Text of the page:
US Suspends Military Drills with Georgia Amidst Diplomatic Tensions

The indefinite postponement of ‘Noble Partner’ wargames comes a month after Georgia adopted a controversial ‘foreign agent law’

The US has put this year’s ‘Noble Partner’ military exercise with Georgia on hold, citing a “comprehensive review” of relations between the two countries. The military drills, which have involved troops from numerous NATO member states, have been held annually since 2015.

In early June, the legislation – officially titled the Transparency of Foreign Influence Act – came into effect after the ruling Georgian Dream party overrode a veto by President Salome Zourabichvili. This law mandates that NGOs, media outlets, and individuals receiving over 20% of their funding from abroad register as entities “promoting the interests of a foreign power” and disclose their donors. Non-compliance will result in a fine of up to $9,500.

Critics of the bill, who denounce it as an attack on democracy, have staged several protests. Prime Minister Irakli Kobakhidze maintains the legislation is similar to laws in many Western nations and aims to improve transparency.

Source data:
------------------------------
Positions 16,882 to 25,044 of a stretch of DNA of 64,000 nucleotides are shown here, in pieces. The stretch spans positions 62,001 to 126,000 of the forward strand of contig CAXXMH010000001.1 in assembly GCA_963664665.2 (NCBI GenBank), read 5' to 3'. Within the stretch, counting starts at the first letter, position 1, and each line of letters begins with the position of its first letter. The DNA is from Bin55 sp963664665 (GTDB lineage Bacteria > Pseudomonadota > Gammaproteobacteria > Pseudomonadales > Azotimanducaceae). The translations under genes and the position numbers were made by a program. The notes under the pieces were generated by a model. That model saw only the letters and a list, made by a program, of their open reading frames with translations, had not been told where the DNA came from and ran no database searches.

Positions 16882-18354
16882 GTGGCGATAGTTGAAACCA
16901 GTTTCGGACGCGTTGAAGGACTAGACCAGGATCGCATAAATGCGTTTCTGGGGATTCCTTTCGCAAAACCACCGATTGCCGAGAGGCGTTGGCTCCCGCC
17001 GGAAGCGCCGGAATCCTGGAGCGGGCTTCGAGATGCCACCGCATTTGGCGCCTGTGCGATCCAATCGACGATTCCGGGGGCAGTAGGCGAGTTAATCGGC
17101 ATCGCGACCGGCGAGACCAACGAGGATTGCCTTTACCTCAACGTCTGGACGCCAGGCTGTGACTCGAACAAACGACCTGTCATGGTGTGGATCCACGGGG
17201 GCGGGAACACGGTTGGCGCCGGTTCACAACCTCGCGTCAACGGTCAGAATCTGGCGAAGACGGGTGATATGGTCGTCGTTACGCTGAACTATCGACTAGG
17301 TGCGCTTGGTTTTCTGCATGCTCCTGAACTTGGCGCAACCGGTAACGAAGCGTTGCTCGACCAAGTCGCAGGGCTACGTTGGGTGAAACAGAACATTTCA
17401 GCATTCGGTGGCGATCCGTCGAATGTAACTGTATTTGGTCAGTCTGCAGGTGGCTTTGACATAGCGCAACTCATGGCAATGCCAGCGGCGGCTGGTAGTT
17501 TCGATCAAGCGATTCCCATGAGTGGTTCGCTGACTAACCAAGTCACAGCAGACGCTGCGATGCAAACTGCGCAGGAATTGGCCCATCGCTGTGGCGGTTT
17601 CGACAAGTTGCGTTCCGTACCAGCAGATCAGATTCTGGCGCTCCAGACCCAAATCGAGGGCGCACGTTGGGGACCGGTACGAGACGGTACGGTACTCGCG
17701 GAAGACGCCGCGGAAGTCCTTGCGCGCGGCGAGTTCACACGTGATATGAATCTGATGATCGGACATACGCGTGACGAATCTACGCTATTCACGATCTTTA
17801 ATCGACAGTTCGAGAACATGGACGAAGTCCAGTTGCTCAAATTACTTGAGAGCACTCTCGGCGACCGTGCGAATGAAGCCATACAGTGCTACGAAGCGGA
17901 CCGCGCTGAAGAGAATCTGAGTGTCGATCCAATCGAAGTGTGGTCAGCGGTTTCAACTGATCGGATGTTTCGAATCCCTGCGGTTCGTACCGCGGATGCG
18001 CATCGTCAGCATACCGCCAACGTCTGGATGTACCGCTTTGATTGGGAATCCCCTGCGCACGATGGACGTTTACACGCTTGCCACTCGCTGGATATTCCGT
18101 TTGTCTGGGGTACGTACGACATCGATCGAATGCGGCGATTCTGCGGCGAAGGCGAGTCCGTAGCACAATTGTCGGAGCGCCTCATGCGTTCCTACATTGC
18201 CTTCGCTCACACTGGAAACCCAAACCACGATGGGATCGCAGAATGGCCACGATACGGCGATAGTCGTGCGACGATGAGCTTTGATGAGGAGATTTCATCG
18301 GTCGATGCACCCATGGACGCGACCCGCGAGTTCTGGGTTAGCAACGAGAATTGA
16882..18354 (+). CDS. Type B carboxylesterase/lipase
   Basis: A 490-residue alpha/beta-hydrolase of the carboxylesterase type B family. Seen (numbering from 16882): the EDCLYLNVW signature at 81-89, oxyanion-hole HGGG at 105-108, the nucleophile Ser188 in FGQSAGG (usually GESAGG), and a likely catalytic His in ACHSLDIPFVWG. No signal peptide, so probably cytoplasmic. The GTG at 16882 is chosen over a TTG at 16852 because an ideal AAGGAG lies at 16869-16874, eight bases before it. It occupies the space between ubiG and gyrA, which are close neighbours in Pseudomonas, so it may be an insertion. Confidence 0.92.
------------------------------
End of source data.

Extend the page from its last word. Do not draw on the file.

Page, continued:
The passage of the law has drawn condemnation from both the US and European Union. Washington has announced plans to restrict visas for Georgian politicians who supported the legislation.

In a press release issued on Friday, the US Department of Defense announced that the “United States will indefinitely postpone this iteration of exercise NOBLE PARTNER in Georgia, originally scheduled for July 25 – August 6, 2024.”

According to the statement, the decision was made “due to the Georgian government’s false accusations against the United States and other western entities.” The Pentagon specifically cited several remarks made by Prime Minister Kobakhidze in recent months.

In early May, the official claimed that “two revolution attempts of 2020-2023 [were] supported by the former US ambassador.”

Later that month, he reinforced these accusations, stating that “Georgian-American relations need to be reconsidered.”

Speaking to Georgia’s Channel 1 around the same time, Kobakhidze alleged that “some people want muddy water here… people want a second front [against Russia]. We don’t want a second front.”

In light of these allegations, “the United States Government has determined that this is an inappropriate time to hold a large-scale military exercise in Georgia,” the Pentagon’s press release concluded.

Commenting on the adoption of the ‘foreign agent’ law in Georgia in early June, US State Department spokesman Matthew Miller warned that the developments “fundamentally alter the US relationship with” the South Caucasus nation, which has long been seeking to join the EU and NATO. The official emphasized that Washington “would not hesitate to impose” sanctions on Tbilisi.